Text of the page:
Pirates: This is a speculative entry, since the terms of Derek Shelton’s deal weren’t released when he was hired as Pittsburgh’s manager in November 2019. If Shelton was given a three-year contract (a pretty standard pact for a first-time manager), he’d now be entering his last guaranteed year. Since the Pirates are still rebuilding, Shelton isn’t under much pressure to start winning games immediately, so it doesn’t seem at this point like his job is in any danger.
Rangers: Another speculative case, as president of baseball operations Jon Daniels signed a contract extension back in June 2018, lengthening a deal that was set to expire at the end of the 2018 campaign. If that extension happened to be a four-year pact, then, Daniels has only one year remaining. While Daniels has spent much of his most recent contract rebuilding the roster, this winter’s massive spending splurge is a clear sign that Texas is ready to start winning. One would guess that ownership wouldn’t sign off on hundreds of millions in player contracts if they had any misgivings about keeping Daniels around, so another extension wouldn’t be a surprise. Daniels is quietly one of baseball’s longest-tenured front office bosses, as he has been running the Rangers’ baseball ops department since October 2005, when he was only 28 years old.
Rockies: Bud Black is entering his sixth and what might be his final year as Rockies manager, as his three-year contract expires at season’s end. New GM Bill Schmidt has indicated that the team might explore a new deal with Black, and since Schmidt is a longtime member of Colorado’s front office, the Rockies might not have the disconnect that sometimes exists between an incumbent skipper and a new front office boss who wants their own hire running the dugout. Even though owner Dick Monfort is known for his loyalty to familiar employees, managers don’t have quite as much slack — both Walt Weiss and Jim Tracy (Black’s predecessors) resigned from the Rockies’ managerial post after four seasons apiece.
Royals: Like Shelton, Mike Matheny was also hired following the 2019 season, so this would be the final guaranteed year of Matheny’s deal if he signed a three-year term. That said, Matheny might have gotten a longer deal, owing to his past experience as manager of the Cardinals, and due to his standing as something of a manager-in-waiting in Kansas City with Ned Yost on the verge of retirement. The Royals were aggressive last winter but managed only a 74-88 record in 2021, and if the team again doesn’t take a step forward, there could be some whispers about whether or not Matheny is the right choice for the manager’s job. Then again, president of baseball operations Dayton Moore has traditionally been big on institutional loyalty, so Matheny’s job isn’t necessarily on the line if the Royals don’t at least crack the .500 mark.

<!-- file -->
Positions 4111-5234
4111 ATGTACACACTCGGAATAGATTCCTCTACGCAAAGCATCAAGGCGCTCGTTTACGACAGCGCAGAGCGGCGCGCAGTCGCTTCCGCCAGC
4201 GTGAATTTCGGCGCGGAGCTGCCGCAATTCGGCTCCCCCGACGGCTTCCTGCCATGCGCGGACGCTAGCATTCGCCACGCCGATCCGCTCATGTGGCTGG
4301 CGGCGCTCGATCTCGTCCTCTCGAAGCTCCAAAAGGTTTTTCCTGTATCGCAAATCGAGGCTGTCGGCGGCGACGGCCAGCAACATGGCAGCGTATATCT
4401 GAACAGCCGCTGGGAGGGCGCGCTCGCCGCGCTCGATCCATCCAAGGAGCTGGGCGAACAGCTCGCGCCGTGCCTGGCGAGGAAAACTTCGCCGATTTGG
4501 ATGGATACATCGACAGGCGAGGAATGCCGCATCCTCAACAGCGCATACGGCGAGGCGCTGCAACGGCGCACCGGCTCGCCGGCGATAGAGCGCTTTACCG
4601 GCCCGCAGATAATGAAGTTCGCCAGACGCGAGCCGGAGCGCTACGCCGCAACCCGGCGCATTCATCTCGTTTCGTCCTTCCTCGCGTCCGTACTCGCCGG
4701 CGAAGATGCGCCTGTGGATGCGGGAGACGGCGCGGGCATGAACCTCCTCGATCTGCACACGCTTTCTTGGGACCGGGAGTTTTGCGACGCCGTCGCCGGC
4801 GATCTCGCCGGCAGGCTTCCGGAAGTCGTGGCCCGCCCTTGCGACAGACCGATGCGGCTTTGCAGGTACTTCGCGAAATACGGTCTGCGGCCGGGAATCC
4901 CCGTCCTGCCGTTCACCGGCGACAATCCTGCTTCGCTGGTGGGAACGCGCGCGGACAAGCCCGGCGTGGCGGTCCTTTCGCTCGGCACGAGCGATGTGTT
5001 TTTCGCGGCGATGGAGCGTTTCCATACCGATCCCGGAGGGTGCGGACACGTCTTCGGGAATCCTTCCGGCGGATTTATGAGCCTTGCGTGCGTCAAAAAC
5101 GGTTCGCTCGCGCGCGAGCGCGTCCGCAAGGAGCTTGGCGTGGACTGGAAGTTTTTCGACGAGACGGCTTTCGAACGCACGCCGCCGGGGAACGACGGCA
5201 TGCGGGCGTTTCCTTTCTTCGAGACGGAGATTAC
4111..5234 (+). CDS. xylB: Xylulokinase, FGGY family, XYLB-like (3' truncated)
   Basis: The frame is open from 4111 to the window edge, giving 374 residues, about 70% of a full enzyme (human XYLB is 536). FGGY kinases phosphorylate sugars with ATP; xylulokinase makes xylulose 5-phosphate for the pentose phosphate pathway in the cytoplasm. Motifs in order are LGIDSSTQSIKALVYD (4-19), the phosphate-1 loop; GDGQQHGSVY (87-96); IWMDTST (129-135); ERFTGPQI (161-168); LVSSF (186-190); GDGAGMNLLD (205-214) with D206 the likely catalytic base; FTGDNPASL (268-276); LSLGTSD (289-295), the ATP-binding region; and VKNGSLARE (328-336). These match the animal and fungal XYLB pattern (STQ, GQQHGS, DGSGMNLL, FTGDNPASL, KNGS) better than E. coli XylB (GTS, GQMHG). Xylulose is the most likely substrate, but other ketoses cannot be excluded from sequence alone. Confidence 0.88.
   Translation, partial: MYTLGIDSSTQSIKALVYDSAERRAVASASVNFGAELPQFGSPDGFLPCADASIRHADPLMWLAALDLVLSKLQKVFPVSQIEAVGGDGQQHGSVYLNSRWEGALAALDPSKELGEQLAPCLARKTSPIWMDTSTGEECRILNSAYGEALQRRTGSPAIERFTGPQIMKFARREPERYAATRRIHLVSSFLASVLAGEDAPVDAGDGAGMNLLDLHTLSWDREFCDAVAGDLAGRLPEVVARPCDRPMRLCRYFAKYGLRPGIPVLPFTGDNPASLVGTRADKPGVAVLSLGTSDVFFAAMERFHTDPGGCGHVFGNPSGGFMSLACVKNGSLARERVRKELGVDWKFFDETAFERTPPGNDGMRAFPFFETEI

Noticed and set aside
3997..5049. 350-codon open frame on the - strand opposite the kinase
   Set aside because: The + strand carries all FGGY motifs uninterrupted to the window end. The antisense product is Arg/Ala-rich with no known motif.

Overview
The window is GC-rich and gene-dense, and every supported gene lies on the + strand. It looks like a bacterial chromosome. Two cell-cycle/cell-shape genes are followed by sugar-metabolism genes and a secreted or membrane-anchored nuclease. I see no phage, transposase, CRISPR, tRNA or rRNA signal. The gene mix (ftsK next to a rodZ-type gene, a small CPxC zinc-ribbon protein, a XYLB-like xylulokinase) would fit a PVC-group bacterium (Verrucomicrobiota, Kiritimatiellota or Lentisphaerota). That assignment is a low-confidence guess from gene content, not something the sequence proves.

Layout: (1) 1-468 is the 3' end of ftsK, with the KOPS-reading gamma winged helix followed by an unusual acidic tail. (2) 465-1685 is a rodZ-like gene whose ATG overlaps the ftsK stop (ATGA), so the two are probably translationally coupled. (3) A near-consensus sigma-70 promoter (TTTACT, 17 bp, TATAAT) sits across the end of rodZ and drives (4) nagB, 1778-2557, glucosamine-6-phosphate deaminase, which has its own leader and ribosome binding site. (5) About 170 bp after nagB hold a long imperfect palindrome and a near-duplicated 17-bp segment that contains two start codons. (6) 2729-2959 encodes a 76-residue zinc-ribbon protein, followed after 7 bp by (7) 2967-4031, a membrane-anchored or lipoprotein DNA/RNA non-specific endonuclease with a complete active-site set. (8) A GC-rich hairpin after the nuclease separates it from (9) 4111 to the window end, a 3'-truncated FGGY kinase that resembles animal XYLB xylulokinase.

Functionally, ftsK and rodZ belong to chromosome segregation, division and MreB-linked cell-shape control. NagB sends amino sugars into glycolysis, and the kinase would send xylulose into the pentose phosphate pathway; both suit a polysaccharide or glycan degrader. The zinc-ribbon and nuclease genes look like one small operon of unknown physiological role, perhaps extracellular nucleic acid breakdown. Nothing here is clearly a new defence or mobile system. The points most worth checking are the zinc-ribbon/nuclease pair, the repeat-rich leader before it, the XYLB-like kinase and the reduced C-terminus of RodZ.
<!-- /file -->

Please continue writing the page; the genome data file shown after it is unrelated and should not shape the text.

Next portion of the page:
Twins: Manager Rocco Baldelli received a four-year contract with multiple club options when he was hired following the 2018 season, so Baldelli is now entering his final guaranteed year. The existence of those club options puts Baldelli under team control through at least 2024, yet while Baldelli isn’t a true lame duck, he does face some pressure in getting the Twins on track following a very disappointing season. If the Twins underachieve again, Baldelli might be on the hot seat, though he did lead Minnesota to the postseason in his first two years as skipper.
White Sox: Another team that doesn’t publicize management contracts, both executive VP Kenny Williams and GM Rick Hahn signed extensions in 2017 of unspecified length. Since that time, the duo has overseen a rebuild and a payroll increase that has thus far resulted in playoff appearances in both 2020 and 2021, though the White Sox have yet to win a series. Though owner Jerry Reinsdorf is definitely aiming to capture another championship, it seems like it would take a major collapse for him to think about replacing Williams or Hahn, who have each been with the franchise for decades. Depending on their contractual status, Williams and Hahn could even be in line for extensions, if such deals haven’t already quieted been inked.
Yankees: As any Bronx fan can tell you, the Yankees have gone 12 seasons without as much as an AL pennant, though the club has reached the playoffs nine times in that span and always posted winning records. Despite this relative title drought by Yankees standards, owner Hal Steinbrenner appears satisfied with the work done by longtime GM Brian Cashman, and there doesn’t appear to be much chance of a front office change. It may be quite a while before we hear whether or not Cashman is officially staying, as several of his contracts have been settled either around the end of the season, or sometimes well into the offseason. Cashman’s last deal (a five-year, $25MM contract covering the 2018-22 campaigns) wasn’t fully put into place until December 2017.